Getting out of a toxic relationship is often times not easy, but it is necessary. So many of us feel like we need to be in a relationship, but that isn’t the case. In fact, feeling completed only when in a relationship is a sign of codependency. And that isn’t healthy. And if you’ve been reading this as a single person and yet you identify with the words, know it is possible to be in a toxic relationship that isn’t romantic. If your mom is constantly telling you you’re overweight or not successful, you’re in a toxic relationship with her! No matter who you find to be toxic in your life, it’s crucial to get out before you lose all sense of yourself.

Accept you are in denial.

We all want to believe we are happy, but sometimes we aren’t. And often times, it’s not your fault. If you feel depressed or depleted after spending time with a certain person, go back through the warning signs. If they all line up, recognize that you need to get out.

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Heal.

When you get out of a toxic relationship, you often feel emotionally damaged. Make a list of the things you used to love about yourself. Can you claim those same things now, or did that toxic relationship convince you those traits weren’t attractive? Surround yourself with positive people who inspire you to love your true self again.

Kelly McDaniel, author of ‘Ready to Heal: Women Facing Love, Sex and Relationship Addiction says the following:

The energy it takes to endure withdrawal [to an addictive or toxic relationship] is equivalent to working a full-time job. Truthfully, this may be the hardest work you’ve ever done. In addition to support from people who understand your undertaking, you must keep the rest of your life simple. You need rest and solitude.

Stop all contact! Period!

Any kind of breakup (healthy, toxic, romantic, non-romantic) is hard. And we often feel the need to hang on to some kind of friendship with that person. Even if they were abusive, we want to reach out on occasion in a friendly text so they know we don’t hate them. Why? This is one of the worst things you can do if you are trying to overcome a toxic relationship’s hold over you. Many abusive and toxic people have a sweet side. This is often what causes us to think they can change, or that it wasn’t really that bad. But don’t be fooled into reengaging. Do whatever it takes to strive for zero contact [2].

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Expect more drama.

Unfortunately, in today’s world of social media and instant gratification, breakups tend to come with a lot of shade from the ex. This can sometimes mean being made out to look like the bad guy, even though you may have been dealing with abuse. While this can be so heartbreaking, it’s important to remember that you know the truth.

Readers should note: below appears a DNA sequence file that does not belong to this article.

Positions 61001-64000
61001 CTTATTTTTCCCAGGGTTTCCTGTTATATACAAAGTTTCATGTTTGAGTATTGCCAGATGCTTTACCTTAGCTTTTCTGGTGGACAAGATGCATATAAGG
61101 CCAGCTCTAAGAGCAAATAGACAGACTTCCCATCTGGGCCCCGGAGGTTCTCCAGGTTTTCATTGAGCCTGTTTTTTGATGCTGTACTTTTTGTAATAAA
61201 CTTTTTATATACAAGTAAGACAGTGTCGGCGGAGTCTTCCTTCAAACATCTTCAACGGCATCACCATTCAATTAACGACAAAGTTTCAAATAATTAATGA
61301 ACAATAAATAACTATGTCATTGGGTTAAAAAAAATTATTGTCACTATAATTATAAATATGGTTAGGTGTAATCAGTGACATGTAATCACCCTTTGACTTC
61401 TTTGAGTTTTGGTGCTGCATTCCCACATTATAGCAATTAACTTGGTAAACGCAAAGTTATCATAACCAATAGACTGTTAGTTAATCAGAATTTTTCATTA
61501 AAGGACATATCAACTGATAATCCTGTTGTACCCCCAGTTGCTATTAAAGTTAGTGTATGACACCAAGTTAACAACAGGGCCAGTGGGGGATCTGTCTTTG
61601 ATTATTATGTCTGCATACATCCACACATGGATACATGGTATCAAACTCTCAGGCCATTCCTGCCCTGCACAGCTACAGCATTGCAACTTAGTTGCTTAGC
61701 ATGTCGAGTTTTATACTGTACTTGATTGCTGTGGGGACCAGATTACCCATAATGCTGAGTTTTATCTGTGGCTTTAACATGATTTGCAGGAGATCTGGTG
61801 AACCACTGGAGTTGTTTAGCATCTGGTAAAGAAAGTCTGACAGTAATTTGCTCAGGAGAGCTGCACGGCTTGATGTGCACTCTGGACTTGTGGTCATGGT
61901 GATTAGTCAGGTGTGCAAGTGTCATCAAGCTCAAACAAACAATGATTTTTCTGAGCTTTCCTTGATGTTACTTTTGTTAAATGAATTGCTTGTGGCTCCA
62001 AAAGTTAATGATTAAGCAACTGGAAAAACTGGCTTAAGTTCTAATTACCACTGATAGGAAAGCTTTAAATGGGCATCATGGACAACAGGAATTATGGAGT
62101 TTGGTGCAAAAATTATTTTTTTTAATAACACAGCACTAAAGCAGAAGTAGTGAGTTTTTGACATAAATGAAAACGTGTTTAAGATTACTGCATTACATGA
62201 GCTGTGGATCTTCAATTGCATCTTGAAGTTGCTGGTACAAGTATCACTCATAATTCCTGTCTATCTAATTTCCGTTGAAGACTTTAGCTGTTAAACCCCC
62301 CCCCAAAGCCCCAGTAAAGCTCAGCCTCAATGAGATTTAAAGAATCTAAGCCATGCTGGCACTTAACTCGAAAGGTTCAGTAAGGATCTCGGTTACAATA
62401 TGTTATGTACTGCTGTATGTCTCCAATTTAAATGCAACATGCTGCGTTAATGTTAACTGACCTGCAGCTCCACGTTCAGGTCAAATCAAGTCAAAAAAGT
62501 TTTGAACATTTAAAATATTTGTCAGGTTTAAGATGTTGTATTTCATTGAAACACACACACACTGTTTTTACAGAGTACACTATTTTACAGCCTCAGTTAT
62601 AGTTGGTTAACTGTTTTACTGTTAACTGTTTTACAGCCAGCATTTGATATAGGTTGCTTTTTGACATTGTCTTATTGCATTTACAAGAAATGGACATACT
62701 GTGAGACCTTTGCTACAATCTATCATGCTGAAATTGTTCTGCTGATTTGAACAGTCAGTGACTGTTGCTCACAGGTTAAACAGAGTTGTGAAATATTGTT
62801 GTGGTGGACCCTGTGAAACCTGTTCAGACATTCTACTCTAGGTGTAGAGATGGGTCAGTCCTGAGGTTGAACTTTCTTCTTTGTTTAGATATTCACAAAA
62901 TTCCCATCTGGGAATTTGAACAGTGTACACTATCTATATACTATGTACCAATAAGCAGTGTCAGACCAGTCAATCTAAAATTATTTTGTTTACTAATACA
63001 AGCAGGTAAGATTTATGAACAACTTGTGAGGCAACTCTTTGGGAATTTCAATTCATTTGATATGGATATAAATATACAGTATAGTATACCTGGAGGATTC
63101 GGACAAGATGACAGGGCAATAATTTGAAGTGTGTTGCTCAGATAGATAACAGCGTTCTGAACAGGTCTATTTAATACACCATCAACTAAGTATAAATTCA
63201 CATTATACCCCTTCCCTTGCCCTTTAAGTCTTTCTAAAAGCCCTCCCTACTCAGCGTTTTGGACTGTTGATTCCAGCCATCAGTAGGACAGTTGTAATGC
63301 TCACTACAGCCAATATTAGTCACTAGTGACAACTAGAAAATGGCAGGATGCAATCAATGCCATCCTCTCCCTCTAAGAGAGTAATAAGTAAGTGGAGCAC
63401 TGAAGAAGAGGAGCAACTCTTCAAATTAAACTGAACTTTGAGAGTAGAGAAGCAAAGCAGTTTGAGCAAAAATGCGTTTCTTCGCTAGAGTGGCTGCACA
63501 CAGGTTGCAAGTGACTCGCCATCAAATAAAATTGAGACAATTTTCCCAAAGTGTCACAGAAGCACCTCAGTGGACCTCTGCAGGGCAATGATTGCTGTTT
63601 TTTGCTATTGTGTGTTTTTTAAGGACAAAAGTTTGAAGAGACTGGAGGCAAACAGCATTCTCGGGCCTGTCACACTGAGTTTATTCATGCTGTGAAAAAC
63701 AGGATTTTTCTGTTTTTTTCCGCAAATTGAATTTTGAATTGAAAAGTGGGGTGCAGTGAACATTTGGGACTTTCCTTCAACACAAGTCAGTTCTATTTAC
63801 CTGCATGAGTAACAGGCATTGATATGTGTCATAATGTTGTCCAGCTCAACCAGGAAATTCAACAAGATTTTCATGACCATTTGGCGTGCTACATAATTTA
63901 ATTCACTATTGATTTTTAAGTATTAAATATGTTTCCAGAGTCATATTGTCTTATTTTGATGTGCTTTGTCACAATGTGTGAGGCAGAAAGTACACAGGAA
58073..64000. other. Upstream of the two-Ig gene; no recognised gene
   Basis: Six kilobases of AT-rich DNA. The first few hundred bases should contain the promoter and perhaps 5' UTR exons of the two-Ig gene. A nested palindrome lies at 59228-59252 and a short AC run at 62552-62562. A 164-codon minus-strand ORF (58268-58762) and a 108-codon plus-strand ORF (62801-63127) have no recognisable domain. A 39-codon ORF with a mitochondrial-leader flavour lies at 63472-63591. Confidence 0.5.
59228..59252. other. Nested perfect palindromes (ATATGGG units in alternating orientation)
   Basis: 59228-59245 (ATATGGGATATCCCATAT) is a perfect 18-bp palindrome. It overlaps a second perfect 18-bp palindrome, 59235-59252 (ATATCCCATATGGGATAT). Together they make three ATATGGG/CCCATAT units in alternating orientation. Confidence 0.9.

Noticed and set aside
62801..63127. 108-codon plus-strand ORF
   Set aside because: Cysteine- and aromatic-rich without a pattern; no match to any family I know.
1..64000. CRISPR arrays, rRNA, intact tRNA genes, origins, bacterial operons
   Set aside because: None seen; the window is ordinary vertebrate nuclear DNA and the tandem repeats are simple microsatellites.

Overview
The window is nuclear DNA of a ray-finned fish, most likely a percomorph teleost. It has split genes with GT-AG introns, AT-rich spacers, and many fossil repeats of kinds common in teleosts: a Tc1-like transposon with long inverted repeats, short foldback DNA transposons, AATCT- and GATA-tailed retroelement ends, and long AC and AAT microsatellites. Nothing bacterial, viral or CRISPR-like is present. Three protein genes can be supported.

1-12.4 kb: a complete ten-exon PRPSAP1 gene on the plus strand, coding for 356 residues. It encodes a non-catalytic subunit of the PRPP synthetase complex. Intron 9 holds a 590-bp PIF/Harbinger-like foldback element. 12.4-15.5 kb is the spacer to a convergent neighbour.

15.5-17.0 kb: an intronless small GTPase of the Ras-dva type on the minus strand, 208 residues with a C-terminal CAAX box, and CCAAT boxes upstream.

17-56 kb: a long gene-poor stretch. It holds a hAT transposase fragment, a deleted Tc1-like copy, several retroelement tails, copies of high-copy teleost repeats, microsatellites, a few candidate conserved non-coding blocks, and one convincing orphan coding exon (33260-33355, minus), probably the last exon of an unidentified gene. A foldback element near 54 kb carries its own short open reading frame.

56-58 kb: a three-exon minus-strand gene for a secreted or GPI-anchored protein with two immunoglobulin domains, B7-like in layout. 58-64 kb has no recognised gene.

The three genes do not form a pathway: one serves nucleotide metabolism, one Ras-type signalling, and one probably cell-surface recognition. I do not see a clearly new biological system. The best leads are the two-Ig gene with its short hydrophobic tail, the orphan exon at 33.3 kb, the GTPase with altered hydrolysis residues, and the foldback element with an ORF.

Don’t give in and look like “the crazy ex,” but do surround yourself with people who love you and care about you. Remember that you did what you needed to do for yourself, and any argument you encourage based on lies will only cause the toxic person to persist. Block them on social media, block their number and don’t give in to the drama. You’ll never be able to truly overcome the experience if you allow yourself to look at the continued abuse every day.

Force yourself to overcome!

For some people, writing a letter to the person you want to let go is helpful. Obviously, you don’t want to send the letter! In fact, you can burn it or even bury it to signify the end of the relationship and gain closure. Pour out all the feelings and words you wish you could say and end the letter with acknowledgement of release. Try: I release you across all space and time. Thank you for helping me learn and grow.

Don’t ever tolerate it again.

Perhaps most importantly, don’t ever allow yourself to be mistreated again. When you’ve experienced a toxic and/or abusive relationship, you walk away knowing what to look for. If you find yourself dating someone who reminds you of that person, recognize the pattern you may be falling into and do what you need in order to get help and walk away.

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If you are in the U.S. and need help identifying whether you or someone you love is in a toxic relationship, text loveis to 22522. You’ll receive a response from a peer advocate who can answer questions you may have.

To speak to someone, call 1-866-331-9474.

If you or someone you love has been driven to consider suicide after a toxic relationship, please know there are people who care. Call the National Suicide Prevention Lifeline 24/7 at 1-800-272-8255. For anyone outside the United States, click here to find help in your country.

Featured photo credit: William Stitt via stocksnap.io

Reference

[1] Love Is Respect Org: Dating Abuse Statistics